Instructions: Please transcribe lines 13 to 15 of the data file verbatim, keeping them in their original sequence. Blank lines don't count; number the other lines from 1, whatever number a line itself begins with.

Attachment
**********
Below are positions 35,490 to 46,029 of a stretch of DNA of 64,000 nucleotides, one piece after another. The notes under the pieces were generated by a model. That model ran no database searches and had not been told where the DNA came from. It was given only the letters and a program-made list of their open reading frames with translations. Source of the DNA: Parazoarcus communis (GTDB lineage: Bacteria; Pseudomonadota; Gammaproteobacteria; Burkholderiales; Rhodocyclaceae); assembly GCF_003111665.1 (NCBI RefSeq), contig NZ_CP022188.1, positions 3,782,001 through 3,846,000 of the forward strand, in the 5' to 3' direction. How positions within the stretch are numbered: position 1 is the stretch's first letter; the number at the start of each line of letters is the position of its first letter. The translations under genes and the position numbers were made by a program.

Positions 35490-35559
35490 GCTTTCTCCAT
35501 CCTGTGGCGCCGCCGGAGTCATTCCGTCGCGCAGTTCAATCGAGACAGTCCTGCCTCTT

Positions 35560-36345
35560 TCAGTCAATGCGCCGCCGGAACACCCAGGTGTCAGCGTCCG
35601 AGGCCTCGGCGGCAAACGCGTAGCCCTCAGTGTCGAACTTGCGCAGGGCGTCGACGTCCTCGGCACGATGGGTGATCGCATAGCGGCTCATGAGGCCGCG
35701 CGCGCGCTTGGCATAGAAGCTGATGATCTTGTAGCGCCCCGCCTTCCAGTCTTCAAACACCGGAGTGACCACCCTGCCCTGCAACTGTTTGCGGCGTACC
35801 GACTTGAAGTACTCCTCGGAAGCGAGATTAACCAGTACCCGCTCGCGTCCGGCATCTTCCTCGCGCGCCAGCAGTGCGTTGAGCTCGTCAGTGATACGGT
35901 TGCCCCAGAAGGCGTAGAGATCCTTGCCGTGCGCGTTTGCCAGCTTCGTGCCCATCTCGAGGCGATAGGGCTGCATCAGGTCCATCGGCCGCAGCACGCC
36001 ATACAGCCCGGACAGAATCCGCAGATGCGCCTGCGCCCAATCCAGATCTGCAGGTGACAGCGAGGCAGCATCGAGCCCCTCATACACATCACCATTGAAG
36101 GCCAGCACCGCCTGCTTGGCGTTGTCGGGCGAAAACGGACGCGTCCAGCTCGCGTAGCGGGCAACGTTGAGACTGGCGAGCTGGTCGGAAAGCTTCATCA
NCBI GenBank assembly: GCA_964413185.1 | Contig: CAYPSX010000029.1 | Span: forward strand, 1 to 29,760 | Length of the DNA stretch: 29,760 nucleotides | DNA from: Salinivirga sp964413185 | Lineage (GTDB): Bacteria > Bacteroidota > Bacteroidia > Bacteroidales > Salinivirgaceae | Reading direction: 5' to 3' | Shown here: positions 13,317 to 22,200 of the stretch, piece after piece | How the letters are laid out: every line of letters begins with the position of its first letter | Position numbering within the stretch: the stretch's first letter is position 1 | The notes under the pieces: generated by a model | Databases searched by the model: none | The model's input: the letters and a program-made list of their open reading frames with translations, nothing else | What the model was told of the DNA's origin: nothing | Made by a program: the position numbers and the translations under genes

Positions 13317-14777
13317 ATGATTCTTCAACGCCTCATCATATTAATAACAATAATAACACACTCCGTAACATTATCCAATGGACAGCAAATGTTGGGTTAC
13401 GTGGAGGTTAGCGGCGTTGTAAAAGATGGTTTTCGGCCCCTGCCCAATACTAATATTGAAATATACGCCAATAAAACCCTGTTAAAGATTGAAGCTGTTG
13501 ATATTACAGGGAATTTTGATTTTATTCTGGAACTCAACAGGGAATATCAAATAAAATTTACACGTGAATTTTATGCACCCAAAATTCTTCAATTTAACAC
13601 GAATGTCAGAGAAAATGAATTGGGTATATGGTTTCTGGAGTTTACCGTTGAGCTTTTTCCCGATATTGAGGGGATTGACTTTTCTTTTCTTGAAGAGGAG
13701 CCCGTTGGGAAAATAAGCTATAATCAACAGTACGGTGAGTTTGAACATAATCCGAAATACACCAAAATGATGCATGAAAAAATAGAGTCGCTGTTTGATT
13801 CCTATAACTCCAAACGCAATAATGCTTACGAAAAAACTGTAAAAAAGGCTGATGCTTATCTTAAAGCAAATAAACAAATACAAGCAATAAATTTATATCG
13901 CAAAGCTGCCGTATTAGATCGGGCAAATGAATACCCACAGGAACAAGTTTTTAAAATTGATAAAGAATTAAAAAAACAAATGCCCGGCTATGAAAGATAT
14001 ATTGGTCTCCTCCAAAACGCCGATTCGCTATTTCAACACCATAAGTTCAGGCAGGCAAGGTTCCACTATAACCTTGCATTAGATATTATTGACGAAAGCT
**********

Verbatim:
NCBI GenBank assembly: GCA_964413185.1 | Contig: CAYPSX010000029.1 | Span: forward strand, 1 to 29,760 | Length of the DNA stretch: 29,760 nucleotides | DNA from: Salinivirga sp964413185 | Lineage (GTDB): Bacteria > Bacteroidota > Bacteroidia > Bacteroidales > Salinivirgaceae | Reading direction: 5' to 3' | Shown here: positions 13,317 to 22,200 of the stretch, piece after piece | How the letters are laid out: every line of letters begins with the position of its first letter | Position numbering within the stretch: the stretch's first letter is position 1 | The notes under the pieces: generated by a model | Databases searched by the model: none | The model's input: the letters and a program-made list of their open reading frames with translations, nothing else | What the model was told of the DNA's origin: nothing | Made by a program: the position numbers and the translations under genes

Positions 13317-14777
13317 ATGATTCTTCAACGCCTCATCATATTAATAACAATAATAACACACTCCGTAACATTATCCAATGGACAGCAAATGTTGGGTTAC